31. 31. Dentists should remove all tinted glasses before matching colors.
  32. 32. Temporarization Two methods of fabricating are Direct method Indirect method
  33. 33. 1. Direct method a. Composite resin is applied with a spatula after tooth is prepared with a separating media, the resin is contoured and then removed from the tooth. It is trimmed, polished and temporarily cemented, “Spot welding” technique by etching a small spot of facial enamel for added retention. Microfilled resin is placed, finished and polished.
  34. 34. b. Direct composite resin using vacuform matrix: A complete upper and lower impression is made before preparing teeth, a template is fabricated using a thermoplastic material once the preparation is over the separating media is applied on the prepared teeth and the template filled with composite resin is placed and cured, then it is trimmed, polished and cemented. 
  35. 35. 2. Indirect method Requires a lab support immediately after the tooth is prepared the impression is made and poured with quick setting plaster and it is fabricated in the lab with acrylic shells or polycarbonate crowns. 
  36. 36. LABORATORY PROCEDURE FOR PORCELAIN LAMINATE VENEERS Two basic approaches to the laboratory fabrication of porcelain laminate veneers. Refractory investment model technique Platinum Foil Technique
  37. 37. REFRACTORY INVESTMENT MODEL TECHNIQUE First proposed by McLaughlin Fabricate the die-stone master cast.
  38. 38. Application of Die Spacer Master cast with die spacer. Block-out wax is placed to fill undercuts.
  39. 39. Fabrication of Refractory Model: Select a preformed plastic disposable tray to fit over the master cast to include the area being veneered and the teeth adjacent to it.
  40. 40. Block the undercut ares. Make an impression of the master cast using an elastomeric impression material. The impression must accurately reproduce the labialincisal areas to be veneered.
  41. 41. A second refractory model may be poured, following the same procedure used with the first refractory model. The porcelain veneers may be built on either a solid refractory model or on individual refractory dies taken from two refractory models.
  42. 42. De-Gassing the Refractory Investment: To avoid contamination of the ceramic, ammoniated gasses inherent in the refractory material must be removed. The basic procedure is as follows : Introduce the refractory model to the pre-heated furnace at low temperatures ranging from 540°C to 650°C and heat-soak it for 15 to 30 minutes. Place the model under vacuum and set the temperature between 1,040°C to 1,066°C with a heat rate increase of 25°C per minute.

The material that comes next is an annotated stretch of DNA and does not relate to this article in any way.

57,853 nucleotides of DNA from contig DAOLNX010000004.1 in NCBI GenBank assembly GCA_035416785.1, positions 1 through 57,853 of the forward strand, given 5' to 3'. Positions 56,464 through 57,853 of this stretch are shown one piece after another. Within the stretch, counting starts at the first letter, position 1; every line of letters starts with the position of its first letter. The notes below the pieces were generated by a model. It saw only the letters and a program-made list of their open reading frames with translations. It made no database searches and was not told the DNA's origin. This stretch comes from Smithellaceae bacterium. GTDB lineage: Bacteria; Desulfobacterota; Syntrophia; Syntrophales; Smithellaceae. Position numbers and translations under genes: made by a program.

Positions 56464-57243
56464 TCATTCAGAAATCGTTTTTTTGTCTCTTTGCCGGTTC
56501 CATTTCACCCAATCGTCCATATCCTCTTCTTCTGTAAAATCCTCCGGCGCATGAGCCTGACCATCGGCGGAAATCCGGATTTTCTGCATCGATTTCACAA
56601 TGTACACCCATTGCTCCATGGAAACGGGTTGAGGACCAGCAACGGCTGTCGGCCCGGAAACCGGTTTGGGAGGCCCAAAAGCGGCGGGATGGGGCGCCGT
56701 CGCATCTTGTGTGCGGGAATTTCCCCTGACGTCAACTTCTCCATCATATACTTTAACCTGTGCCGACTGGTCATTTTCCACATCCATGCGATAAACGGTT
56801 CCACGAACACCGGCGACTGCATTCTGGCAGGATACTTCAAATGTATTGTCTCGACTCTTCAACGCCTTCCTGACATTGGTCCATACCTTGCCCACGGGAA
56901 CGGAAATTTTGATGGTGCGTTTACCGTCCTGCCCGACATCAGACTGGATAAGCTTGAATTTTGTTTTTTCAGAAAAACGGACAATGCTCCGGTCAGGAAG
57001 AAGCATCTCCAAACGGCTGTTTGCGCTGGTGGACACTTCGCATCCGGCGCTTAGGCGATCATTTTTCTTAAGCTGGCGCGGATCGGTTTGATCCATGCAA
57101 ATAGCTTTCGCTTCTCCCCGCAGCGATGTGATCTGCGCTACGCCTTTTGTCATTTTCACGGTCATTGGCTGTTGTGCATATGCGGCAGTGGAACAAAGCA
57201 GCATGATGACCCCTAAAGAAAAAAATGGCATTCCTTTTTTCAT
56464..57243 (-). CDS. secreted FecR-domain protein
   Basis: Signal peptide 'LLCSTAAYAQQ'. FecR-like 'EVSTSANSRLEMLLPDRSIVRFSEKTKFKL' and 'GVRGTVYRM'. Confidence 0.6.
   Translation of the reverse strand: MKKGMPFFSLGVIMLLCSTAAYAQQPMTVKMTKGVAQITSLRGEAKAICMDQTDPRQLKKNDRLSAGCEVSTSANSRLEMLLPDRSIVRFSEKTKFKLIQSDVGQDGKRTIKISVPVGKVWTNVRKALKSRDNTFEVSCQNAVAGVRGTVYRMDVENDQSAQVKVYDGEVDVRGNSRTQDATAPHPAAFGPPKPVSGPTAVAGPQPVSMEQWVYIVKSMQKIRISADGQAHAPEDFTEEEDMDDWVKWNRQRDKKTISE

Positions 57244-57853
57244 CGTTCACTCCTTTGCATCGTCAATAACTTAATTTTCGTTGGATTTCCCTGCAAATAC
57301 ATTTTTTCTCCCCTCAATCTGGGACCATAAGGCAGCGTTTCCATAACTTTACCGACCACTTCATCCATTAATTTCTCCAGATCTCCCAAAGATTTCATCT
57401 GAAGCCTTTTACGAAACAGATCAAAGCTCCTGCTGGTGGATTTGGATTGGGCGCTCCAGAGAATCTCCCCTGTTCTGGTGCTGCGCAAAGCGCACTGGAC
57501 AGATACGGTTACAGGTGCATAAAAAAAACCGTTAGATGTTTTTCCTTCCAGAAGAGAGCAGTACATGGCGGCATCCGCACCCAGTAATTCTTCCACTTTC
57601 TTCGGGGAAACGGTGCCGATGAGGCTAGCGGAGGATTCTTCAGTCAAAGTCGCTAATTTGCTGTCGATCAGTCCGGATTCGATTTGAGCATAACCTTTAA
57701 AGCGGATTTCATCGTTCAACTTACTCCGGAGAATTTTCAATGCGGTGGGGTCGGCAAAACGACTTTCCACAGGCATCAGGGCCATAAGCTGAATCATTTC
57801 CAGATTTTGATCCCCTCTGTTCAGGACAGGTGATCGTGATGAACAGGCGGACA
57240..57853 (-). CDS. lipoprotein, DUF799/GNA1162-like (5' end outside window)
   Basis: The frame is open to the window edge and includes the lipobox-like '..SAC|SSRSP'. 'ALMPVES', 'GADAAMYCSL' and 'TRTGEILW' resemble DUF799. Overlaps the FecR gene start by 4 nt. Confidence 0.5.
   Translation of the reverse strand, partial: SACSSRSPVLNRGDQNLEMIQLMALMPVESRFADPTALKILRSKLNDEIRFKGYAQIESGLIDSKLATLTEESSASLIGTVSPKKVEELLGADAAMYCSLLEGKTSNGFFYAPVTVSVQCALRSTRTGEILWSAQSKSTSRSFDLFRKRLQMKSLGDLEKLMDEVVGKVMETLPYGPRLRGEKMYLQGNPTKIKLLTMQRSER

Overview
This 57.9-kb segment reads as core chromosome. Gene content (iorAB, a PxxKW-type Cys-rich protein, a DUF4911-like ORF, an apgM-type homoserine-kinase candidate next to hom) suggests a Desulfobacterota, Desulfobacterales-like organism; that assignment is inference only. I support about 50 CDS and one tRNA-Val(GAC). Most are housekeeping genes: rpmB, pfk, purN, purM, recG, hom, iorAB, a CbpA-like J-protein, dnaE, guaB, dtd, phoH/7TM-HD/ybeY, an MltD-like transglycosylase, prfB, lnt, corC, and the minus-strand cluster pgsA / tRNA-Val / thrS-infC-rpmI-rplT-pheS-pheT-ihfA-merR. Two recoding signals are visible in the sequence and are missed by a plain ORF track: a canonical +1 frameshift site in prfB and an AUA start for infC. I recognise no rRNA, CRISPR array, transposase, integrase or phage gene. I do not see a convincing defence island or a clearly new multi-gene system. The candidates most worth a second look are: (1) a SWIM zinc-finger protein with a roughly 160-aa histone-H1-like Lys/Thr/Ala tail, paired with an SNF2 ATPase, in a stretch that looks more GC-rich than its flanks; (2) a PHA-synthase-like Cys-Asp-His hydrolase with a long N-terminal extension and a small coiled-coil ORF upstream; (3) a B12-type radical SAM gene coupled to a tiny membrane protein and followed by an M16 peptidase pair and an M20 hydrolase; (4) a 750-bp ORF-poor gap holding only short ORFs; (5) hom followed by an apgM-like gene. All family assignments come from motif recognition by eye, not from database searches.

43. 43.  Hold the temperature at 1,040°C to 1,066°C for two to six minutes.  Release the vacuum with a slow decline in temperature to approximately 540°C.  Remove the refractory model (or dies) from the furnace and bench cool them.
  44. 44. SEALANT APPLICATION A specific refractory sealant may be placed over all porcelain bearing surfaces and marginal areas. Then fire the painted refractory model according to the firing cycle of the porcelain being used. When the refractory model is removed from the furnace it should have a sheen to the surface. If not, repeat the procedure of sealing.
  45. 45. The porcelain is build up to full contour and the veneers are finished and contoured
  46. 46. Removal of Veneers from Refractory Material Trim the refractory investment material with ultrathin diamond disk until only a minimal amount of refractory material remains around the veneers.
  47. 47. Carefully remove and clear the veneers in an ultrasonic detergent bath for three minutes. Use a rubber wheel to lightly remove all porcelain flash and overextensions from the edges. Return the veneers to the master cast for final adjustment.
  48. 48. PLATINUM FOIL TECHNIQUE This method was first developed by Greggs Platinum foil commonly used for veneering is 0.001 to 0.00085 inch in thickness, and is usually sold in widths of 11/6 to 13/8 inch. The platinum foil acts as a surface substrate for veneer buildup.
  49. 49. Model and Die Preparation : Starting with a good quality elastomeric impression, use a dental die stone to pour a working model. Pin all teeth to be veneered, including the adjacent teeth. Pour the base.
  50. 50. Section and cut individual dies from the master cast. This is done by sectioning the cast from the base toward the incisal edge but stopping short of the contact points.
  51. 51. Once the contact area is reached, snap apart the cast. Remove excess stone from the base of the dies to create a smooth, rounded shape, providing easy access to the working surface of the die. Cover all undercuts with the block-out-wax to facilitate easy removal of the foil.
  52. 52. Foil Matrix With a triangular template specifically designed for veneering, cut the foil into the designated shape. Place it over the labial surface of the die with the apex pointing downward, thus forming a tab portion which extends below the gingival margin.
  53. 53. Wrap the foil over the incisal edge and into the undercuts of the gingival/proximal margins.
  54. 54. Using an orange wood stick, adapt and burnish the foil into a intimately fitting form. The excess foil on the proximal surface beyond the margins must be trimmed away using a scalpel.
  55. 55. To remove the foil matrix from the die, elevate the platinum foil off the underlying die by moving it from the cervical aspect and rotating it around the incisal edge. Hold this foil matrix over a Bunsen burner flame until it glows bright orange to decontaminate it.